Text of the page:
Ark-a’ik times

Drink espresso, see a cult classic, buy a punk record or watch a ska show. Ark-a’ik is a booze-free venue all ages can enjoy

Tricky Dick turns up alive and well, dancing in a Reno all-ages venue.

Tricky Dick turns up alive and well, dancing in a Reno all-ages venue.

Photo By David Robert

Ark-a’ik, 555 E. Ark-a’ik, at 555 E. Fourth St., is open from 10 a.m. to 9 p.m. on non-show nights and 10 a.m. to midnight on nights with shows. Call 337-8488.

Unless it involves nudity, novelty often doesn’t fare well in Nevada. A Flintstones-themed swingers’ club would probably be a smash hit in Reno. All-ages joints with cool ambiance and eclectic music have a habit of disappearing off the face of Reno’s downtown within months of their opening, leaving a big old bald patch in the all-ages scene—and leaving youngsters with no place to hear live music on a Saturday night.

Steve Peto, owner of Ark-a’ik—a coffeehouse, record store and alcohol-free nightclub on Fourth Street—grew up in Chicago, where there was no such problem.

“When I was growing up, there were probably three or four all-ages venues to go to. I was never stuck on the street. I think the youth of Reno are really neglected, and it could create a problem in the future.”

A place to gather and hear bands, he says, transforms anger, despondency or boredom into something positive.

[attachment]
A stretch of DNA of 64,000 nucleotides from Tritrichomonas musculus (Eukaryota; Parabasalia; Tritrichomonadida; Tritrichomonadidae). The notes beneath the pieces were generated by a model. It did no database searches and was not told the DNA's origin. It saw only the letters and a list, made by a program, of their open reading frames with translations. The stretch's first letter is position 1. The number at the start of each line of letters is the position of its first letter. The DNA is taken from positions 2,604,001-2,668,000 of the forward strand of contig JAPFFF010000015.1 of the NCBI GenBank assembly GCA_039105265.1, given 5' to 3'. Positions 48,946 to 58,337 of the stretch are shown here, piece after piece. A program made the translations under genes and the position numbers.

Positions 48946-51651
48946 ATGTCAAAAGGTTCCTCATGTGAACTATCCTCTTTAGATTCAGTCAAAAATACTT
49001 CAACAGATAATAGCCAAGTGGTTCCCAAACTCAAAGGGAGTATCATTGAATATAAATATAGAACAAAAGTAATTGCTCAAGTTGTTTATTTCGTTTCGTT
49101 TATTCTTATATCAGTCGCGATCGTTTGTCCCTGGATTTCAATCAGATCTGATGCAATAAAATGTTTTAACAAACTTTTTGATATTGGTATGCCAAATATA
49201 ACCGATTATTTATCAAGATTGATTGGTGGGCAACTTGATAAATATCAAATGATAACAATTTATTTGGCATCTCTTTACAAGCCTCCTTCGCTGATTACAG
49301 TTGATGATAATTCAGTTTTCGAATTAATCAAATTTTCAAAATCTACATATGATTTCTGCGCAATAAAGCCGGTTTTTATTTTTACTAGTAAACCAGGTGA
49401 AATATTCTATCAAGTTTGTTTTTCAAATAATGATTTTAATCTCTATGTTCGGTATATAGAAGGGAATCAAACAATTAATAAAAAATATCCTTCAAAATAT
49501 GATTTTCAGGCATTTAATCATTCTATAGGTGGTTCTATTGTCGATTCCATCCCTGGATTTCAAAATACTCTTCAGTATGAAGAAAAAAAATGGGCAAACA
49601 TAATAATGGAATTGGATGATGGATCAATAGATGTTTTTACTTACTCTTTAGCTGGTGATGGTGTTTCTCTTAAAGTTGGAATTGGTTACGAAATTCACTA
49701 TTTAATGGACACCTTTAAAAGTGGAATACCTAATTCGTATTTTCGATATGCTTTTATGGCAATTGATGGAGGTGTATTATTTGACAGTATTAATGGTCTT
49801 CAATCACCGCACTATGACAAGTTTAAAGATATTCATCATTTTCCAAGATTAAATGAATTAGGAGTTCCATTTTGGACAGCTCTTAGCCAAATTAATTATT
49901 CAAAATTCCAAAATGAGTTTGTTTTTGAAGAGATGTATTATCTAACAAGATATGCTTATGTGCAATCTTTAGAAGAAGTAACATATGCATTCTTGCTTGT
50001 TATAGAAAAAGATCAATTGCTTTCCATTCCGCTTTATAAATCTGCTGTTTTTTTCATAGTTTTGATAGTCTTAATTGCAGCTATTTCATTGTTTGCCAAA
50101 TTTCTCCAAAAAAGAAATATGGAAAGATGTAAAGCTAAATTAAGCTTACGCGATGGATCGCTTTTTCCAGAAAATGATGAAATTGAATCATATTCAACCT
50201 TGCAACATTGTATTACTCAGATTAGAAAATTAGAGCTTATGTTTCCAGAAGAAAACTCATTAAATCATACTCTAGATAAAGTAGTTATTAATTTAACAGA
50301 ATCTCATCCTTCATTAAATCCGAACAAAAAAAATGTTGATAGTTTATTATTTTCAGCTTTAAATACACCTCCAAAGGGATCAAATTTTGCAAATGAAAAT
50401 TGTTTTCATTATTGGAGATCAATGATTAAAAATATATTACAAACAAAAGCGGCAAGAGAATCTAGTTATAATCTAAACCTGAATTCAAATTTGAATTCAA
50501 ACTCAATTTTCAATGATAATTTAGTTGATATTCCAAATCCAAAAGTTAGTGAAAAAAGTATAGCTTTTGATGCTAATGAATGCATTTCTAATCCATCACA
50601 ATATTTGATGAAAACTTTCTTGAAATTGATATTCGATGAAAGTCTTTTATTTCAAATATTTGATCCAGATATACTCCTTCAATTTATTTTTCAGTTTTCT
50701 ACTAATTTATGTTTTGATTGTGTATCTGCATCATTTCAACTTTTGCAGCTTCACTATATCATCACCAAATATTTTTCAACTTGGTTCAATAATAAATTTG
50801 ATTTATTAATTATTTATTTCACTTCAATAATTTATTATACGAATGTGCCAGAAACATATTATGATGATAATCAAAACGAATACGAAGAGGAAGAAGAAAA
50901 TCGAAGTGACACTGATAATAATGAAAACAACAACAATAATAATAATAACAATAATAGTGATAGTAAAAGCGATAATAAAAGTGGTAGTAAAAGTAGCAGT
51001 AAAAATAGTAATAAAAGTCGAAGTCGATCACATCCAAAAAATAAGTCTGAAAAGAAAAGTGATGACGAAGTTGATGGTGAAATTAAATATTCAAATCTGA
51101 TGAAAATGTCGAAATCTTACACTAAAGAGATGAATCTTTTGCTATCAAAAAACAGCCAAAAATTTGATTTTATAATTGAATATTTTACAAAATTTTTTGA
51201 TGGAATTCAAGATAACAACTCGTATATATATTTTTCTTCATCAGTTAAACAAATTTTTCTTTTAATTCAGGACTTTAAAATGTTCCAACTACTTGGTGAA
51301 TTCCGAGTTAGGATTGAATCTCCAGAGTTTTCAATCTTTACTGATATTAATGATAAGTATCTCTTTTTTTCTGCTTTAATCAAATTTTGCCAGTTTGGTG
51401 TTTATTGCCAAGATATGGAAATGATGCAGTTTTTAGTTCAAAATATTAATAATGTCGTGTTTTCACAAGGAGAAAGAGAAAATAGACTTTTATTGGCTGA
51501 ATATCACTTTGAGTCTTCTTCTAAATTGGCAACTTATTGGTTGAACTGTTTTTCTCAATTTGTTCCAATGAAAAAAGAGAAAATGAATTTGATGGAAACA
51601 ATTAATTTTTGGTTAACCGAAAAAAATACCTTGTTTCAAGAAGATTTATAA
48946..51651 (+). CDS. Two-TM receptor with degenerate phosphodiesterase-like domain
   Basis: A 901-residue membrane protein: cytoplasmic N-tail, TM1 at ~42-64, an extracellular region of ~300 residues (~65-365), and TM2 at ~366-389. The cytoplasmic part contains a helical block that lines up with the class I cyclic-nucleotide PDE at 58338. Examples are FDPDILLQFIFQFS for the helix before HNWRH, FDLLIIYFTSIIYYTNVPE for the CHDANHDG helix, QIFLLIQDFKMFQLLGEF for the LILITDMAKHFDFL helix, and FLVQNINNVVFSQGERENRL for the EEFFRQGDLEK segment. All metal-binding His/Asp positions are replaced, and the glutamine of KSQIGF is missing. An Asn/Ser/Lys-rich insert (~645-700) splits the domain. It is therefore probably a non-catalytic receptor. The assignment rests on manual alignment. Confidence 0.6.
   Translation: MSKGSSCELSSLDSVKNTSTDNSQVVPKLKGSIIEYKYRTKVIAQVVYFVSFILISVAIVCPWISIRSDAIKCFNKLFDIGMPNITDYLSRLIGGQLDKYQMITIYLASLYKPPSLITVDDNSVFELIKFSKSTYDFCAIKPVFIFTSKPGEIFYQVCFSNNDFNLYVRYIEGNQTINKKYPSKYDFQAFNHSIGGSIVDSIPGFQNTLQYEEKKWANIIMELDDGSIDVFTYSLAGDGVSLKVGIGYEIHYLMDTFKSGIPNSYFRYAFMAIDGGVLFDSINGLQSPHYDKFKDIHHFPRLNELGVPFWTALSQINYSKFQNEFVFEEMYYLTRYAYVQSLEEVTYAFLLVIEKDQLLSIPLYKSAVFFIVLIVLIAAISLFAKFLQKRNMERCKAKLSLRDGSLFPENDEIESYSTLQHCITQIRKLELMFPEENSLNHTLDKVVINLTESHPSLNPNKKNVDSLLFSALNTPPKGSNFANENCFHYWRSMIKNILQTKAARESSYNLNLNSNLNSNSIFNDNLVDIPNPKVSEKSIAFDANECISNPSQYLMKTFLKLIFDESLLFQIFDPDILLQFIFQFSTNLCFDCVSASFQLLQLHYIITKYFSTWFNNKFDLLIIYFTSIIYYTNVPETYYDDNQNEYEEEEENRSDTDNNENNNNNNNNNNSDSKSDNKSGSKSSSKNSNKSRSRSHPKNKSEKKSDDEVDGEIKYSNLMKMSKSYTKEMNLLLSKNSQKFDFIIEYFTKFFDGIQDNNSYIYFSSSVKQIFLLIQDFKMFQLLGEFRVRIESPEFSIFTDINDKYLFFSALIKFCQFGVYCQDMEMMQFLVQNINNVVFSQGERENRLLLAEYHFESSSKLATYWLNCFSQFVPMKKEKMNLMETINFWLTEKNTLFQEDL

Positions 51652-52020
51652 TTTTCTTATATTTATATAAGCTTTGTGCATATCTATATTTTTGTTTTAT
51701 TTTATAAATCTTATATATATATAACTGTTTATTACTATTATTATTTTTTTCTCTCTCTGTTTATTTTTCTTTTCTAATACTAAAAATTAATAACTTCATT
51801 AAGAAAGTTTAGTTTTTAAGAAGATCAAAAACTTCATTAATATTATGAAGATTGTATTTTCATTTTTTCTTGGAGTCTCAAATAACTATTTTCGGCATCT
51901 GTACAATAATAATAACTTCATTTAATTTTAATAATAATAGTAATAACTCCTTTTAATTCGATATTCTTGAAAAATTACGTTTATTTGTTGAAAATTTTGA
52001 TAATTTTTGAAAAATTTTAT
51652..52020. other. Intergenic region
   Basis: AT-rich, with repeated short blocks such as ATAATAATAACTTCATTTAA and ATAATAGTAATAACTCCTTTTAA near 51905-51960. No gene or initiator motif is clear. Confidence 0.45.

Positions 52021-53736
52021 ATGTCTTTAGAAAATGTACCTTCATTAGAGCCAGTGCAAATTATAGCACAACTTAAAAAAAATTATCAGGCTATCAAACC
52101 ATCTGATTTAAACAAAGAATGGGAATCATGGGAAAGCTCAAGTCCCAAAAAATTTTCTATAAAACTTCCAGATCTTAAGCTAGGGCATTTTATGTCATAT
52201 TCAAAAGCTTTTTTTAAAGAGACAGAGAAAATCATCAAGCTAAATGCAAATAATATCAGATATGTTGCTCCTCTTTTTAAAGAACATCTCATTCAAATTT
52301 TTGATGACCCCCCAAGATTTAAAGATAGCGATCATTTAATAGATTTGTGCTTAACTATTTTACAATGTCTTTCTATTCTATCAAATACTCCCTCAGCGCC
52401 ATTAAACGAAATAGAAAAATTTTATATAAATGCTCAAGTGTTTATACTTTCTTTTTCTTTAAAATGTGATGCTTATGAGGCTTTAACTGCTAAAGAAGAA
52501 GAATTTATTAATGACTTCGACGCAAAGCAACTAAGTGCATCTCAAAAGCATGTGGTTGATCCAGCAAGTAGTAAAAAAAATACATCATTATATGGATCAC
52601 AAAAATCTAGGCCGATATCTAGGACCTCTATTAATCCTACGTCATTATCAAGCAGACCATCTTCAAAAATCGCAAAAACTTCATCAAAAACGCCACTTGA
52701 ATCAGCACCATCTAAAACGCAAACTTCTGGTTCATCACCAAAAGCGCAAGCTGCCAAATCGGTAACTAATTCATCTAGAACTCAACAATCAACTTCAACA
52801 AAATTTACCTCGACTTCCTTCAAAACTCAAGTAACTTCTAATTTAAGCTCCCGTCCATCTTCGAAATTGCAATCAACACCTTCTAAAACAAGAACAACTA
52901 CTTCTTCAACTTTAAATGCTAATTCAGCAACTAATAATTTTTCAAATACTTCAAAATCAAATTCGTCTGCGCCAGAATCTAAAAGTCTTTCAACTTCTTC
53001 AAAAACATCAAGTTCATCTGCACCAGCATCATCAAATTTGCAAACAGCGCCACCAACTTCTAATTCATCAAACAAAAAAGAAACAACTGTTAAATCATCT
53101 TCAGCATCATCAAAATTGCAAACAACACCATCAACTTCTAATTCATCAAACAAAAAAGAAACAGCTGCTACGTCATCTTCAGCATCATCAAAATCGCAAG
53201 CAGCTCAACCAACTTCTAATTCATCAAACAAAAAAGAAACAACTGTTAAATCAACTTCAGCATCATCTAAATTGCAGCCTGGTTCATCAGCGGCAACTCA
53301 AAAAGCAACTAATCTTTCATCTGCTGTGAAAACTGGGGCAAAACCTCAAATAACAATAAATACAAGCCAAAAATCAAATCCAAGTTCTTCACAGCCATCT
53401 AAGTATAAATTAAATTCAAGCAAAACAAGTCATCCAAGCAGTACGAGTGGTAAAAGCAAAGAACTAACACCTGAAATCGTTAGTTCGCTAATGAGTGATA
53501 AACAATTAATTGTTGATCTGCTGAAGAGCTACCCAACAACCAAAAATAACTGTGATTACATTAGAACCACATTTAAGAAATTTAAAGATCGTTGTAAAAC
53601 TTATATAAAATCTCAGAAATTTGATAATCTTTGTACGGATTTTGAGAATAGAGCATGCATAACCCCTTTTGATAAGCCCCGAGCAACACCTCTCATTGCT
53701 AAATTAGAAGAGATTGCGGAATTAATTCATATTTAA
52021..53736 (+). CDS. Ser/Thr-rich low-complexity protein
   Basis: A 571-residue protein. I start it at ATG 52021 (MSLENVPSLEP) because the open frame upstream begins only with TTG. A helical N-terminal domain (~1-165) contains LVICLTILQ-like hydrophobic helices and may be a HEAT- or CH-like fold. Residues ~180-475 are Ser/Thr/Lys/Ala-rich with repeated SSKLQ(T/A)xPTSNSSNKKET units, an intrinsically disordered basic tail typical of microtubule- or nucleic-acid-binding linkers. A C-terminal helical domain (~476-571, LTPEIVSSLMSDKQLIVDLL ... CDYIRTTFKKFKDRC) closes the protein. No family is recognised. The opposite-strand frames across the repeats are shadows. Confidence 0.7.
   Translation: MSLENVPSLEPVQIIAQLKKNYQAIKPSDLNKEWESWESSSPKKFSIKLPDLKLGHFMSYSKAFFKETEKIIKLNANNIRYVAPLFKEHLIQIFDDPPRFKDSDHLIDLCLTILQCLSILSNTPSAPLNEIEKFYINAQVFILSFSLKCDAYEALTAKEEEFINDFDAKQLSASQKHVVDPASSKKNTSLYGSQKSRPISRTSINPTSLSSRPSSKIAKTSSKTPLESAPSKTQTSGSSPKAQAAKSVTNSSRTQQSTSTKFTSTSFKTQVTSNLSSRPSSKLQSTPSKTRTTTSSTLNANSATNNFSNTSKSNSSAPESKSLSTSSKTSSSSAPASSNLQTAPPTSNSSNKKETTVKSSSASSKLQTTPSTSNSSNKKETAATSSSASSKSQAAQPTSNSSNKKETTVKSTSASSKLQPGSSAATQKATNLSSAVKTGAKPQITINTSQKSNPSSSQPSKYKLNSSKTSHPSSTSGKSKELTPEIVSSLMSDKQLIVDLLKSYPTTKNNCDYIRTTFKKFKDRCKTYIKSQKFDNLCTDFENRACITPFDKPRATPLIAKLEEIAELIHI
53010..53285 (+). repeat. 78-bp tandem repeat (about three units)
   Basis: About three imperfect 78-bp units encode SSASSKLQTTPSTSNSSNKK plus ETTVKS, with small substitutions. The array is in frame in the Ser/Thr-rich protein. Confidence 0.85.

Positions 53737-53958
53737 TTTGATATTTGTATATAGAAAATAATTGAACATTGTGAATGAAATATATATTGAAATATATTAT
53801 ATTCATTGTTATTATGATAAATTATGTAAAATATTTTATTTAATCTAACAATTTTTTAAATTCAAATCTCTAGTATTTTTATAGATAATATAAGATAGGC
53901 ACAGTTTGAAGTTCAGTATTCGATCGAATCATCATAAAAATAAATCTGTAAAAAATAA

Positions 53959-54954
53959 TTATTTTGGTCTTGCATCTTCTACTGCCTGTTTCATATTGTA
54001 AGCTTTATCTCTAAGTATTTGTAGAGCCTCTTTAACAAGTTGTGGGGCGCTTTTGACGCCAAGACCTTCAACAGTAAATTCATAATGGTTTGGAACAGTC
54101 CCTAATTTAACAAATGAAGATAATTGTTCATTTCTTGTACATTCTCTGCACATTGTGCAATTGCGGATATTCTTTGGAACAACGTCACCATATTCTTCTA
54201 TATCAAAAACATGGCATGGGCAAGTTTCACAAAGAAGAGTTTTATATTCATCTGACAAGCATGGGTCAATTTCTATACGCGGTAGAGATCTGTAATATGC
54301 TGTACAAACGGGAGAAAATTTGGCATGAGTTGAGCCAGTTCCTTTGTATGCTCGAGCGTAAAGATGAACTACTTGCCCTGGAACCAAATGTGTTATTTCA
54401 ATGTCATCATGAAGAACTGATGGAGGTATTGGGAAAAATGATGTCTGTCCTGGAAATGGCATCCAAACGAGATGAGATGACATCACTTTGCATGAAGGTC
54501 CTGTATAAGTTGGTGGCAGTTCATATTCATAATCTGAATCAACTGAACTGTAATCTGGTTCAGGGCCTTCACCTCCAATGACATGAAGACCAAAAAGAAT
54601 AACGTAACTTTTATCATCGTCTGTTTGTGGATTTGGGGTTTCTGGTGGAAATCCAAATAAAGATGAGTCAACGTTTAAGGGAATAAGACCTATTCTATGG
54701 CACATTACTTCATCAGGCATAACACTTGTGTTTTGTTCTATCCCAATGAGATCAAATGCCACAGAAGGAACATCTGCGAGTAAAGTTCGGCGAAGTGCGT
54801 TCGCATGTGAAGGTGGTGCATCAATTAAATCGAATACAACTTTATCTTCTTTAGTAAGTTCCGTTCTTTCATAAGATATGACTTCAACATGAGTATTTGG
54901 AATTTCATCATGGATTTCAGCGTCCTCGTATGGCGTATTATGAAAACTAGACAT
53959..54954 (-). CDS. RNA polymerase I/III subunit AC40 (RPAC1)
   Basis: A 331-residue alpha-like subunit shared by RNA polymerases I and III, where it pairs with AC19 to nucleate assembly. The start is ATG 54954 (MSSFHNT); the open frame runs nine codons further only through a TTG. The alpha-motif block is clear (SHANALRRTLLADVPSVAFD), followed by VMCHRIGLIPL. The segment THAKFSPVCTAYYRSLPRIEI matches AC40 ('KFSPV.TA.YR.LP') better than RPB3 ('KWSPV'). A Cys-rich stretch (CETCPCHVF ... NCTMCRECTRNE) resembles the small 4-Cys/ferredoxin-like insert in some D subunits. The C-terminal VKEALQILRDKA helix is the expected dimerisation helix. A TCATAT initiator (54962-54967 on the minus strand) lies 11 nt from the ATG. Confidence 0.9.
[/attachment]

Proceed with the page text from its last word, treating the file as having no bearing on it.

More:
“When there’s nothing for kids to do, they could go on a bad road. Music is a good outlet for all that angst.”

Ark-a’ik (the phonetic spelling of the word “archaic") is more than just a live music venue. The front room is a record shop, with records and CDs that range from Buddy Holly and Little Richard to underground punk and goth. The curtained door in the back of the room opens to reveal a huge space that has the dark, industrial look of a warehouse. The walls are brick; the floor is cement.

To the left is a cafe that serves coffee and pastries. Against the opposite wall is a stage, surrounded by ample space for dancing. But retro-style chairs and big, comfy couches in the middle of the room suggest that this is a place for hanging out and talking, not just grooving.

“I just wanted to mix the arts as much as possible,” Peto says. “That’s why I started the record store.”

On the Saturday night I checked out Ark-a’ik, local punk band Chico Escuela was getting ready to take the stage. I looked around at the crowd. Some wore studded belts (which are now being sold at Target and are no longer a sign of teenage rebellion), but there was no wild hair, no lethal-weapon jewelry, no young faces contorted in angst. When Chico Escuela took the stage, no riotous moshing occurred.

“Punk shows are about having fun,” I heard one young guy say to his friends. “Not about violence.”

And Ark-a’ik doesn’t just cater to the punk crowd, rowdy or otherwise. The venue is host to ska, new wave, jazz and rock bands too.

“The object was to offer good unknown and out-of-state bands,” Peto says. “The place is starting to get well-known on the West Coast as a stopping ground for more nationally known bands.”

Peto is also bringing in movies—particularly movies of the avant garde and cult classic variety. The Great Basin Film Society shows movies there on weeknights, and Peto plans to do a series of midnight movie showings—during which he will serve beer—starting with A Clockwork Orange.

“Being as this is a rock ‘n’ roll venue, I like to get more of the rock ‘n’ roll side of movies," he says.